The Rosh writes the following in one of his responses (Section 15, Chapter 5): “If one’s father has commanded him not to speak to a certain individual due to a disagreement and the like and now that the father has passed on, the son would like to make amends with that person yet he is weary of his father’s will, the son need not worry about his father’s will since if one’s father commands him to transgress Torah law, the son may not heed his father in such a situation and indeed the Gemara in Masechet Pesachim (113b) tells us that one may not hate a Jew unless he sees him transgressing a sin intentionally. This father has thus commanded his son to transgress Torah law and the son may not listen to his father in this kind of circumstance.” The Tur and Maran Ha’Shulchan Aruch rule accordingly.
Based on the above words of the Rosh, such behavior of not speaking to any given Jewish person is included in the prohibition of hating a fellow Jew in one's heart and is certainly in contrast to all of the values the Torah sets forth which is to treat every Jew with respect and dignity, as the verse states, “And you shall love your fellow as yourself.” We were to realize the value of every Jew and his/her precious soul, we would surely treat every Jew with respect, love, and camaraderie. Thus, if a father commands his son not to speak to a specific person, one should not listen to one’s father regarding this matter.
Similarly, if one’s father or mother gets into a dispute with one of their siblings in a manner which is incorrect according to Torah law and instruct their children not to sit Shiva for them together with their siblings (the childrens’ aunts and uncles) and instead sit separately, the children should consult a respected halachic authority before making such a decision, for such things border on many fundamental Torah laws including not shaming any Jew and treating every Jew with dignity and respect.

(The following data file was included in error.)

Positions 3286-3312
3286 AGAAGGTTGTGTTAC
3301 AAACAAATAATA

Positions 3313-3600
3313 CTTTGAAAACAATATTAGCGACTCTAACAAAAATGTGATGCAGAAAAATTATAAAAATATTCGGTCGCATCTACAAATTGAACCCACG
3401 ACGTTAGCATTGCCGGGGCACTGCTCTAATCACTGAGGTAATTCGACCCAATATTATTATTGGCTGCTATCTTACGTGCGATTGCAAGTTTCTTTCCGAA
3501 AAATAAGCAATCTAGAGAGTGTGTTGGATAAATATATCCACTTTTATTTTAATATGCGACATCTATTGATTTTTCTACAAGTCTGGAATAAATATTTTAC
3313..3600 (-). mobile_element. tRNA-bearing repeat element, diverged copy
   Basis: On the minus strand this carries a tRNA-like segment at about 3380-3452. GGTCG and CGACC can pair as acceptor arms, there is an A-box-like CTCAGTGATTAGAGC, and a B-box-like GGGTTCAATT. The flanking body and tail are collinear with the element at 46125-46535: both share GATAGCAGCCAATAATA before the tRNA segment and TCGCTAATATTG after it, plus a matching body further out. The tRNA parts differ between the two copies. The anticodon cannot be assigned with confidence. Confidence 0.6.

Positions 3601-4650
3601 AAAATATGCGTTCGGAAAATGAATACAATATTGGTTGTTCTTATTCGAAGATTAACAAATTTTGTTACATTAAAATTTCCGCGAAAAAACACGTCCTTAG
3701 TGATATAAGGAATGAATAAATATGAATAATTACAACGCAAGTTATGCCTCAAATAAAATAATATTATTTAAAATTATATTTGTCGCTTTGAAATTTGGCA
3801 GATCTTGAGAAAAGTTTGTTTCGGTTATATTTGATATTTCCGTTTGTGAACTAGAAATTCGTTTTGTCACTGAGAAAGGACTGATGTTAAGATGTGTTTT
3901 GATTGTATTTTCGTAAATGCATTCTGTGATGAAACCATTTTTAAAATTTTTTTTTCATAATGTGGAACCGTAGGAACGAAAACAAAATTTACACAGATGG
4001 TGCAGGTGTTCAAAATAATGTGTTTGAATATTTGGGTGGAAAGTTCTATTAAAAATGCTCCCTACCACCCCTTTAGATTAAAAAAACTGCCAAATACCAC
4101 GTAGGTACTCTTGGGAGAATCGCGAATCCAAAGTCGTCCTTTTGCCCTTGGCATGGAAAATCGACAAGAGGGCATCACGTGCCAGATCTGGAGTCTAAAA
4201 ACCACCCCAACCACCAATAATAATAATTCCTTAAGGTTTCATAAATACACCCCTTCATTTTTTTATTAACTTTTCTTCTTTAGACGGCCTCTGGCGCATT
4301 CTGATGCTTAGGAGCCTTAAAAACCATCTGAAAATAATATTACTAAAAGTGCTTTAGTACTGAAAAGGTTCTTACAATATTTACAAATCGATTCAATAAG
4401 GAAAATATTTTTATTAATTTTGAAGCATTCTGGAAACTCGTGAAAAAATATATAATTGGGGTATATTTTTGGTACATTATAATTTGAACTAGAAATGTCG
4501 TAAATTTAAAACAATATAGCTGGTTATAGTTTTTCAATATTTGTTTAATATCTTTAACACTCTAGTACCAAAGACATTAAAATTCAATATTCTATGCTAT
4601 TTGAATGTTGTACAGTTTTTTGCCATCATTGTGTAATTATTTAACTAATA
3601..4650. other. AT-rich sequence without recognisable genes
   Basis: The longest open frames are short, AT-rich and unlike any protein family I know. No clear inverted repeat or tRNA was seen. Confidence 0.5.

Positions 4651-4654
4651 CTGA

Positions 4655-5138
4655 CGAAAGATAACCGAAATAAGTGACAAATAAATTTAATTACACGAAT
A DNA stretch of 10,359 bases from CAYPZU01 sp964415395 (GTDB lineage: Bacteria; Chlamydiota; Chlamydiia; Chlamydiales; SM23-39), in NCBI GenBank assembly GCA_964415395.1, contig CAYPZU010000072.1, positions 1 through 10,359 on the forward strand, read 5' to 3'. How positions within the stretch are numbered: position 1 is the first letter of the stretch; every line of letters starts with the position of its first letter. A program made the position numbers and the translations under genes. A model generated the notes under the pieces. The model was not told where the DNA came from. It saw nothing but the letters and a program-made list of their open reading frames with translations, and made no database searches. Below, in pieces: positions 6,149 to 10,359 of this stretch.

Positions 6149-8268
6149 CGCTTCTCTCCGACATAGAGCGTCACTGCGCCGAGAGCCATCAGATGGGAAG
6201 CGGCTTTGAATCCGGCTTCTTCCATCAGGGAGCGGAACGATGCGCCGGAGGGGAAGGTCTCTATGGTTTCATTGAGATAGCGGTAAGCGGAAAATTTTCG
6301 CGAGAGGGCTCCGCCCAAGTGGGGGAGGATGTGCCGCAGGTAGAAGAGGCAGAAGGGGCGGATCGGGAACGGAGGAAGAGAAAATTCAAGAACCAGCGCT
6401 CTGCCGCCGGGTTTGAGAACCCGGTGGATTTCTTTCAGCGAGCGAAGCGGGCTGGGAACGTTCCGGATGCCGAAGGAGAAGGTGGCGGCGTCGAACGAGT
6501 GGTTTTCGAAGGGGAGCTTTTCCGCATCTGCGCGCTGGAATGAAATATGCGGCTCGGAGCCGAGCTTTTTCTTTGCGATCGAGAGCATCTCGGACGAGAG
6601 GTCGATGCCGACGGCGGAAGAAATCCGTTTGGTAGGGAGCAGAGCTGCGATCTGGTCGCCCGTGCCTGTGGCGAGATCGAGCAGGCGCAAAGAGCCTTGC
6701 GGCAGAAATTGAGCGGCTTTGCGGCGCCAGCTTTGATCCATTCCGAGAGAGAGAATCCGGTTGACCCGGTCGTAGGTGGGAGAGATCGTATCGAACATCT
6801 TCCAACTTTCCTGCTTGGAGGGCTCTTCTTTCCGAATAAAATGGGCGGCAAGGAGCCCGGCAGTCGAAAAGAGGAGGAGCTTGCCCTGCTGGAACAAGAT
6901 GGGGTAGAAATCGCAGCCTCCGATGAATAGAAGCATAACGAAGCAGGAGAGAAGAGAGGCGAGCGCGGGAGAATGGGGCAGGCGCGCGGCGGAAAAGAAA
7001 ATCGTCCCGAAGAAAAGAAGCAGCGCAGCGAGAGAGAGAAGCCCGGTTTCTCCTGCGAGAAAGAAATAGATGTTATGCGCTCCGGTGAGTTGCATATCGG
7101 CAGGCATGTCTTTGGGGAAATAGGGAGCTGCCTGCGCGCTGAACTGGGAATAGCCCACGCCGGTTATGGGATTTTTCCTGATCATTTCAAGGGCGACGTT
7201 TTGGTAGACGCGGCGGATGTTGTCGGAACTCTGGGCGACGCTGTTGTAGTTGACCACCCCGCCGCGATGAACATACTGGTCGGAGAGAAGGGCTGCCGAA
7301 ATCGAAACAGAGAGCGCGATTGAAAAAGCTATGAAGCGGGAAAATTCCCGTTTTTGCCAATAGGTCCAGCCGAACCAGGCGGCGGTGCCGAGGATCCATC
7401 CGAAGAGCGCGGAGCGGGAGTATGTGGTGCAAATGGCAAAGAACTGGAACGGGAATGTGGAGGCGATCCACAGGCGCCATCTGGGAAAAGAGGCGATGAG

What we have written about above applies to Mitzvot between man and his fellow. However, the same applies to Mitzvot between man and Hashem as well. Thus, if one’s father commands one to desecrate the Shabbat, one may not heed his words, for the Torah states, “Every man shall revere his mother and father and observe my Sabbaths,” to teach us that even of one’s father commands him to desecrate the Shabbat, one may not abide since the father is also obligated to honor Hashem and listen to His commandments.
Maran Rabbeinu Ovadia Yosef zt”l would use a parable to illustrate this point (we believe it was in the name of the Maggid of Dubno): Once, before his passing, a man called his three sons to give them three unique gifts. To one son he gave an apple and told him that anyone who smells this apple will be healed of any ailment. To his second son he bequeathed a mirror and told him that he would be able to look into it and see any place he wished in the entire world. To the third son he bequeathed a carpet by which the son would be able to fly anywhere he wanted in the entire world.
One day, the son who received the mirror was sitting as he looked into it toward the city of Paris, France, where he saw that there was a commotion in the courtyard of the king’s palace and many people gathered around. He peeked a little closer using his mirror and he overheard and saw that the king’s daughter had fallen gravely ill and no doctors could find a cure for her illness. The king proclaimed that anyone who found a cure for his daughter would be handsomely rewarded.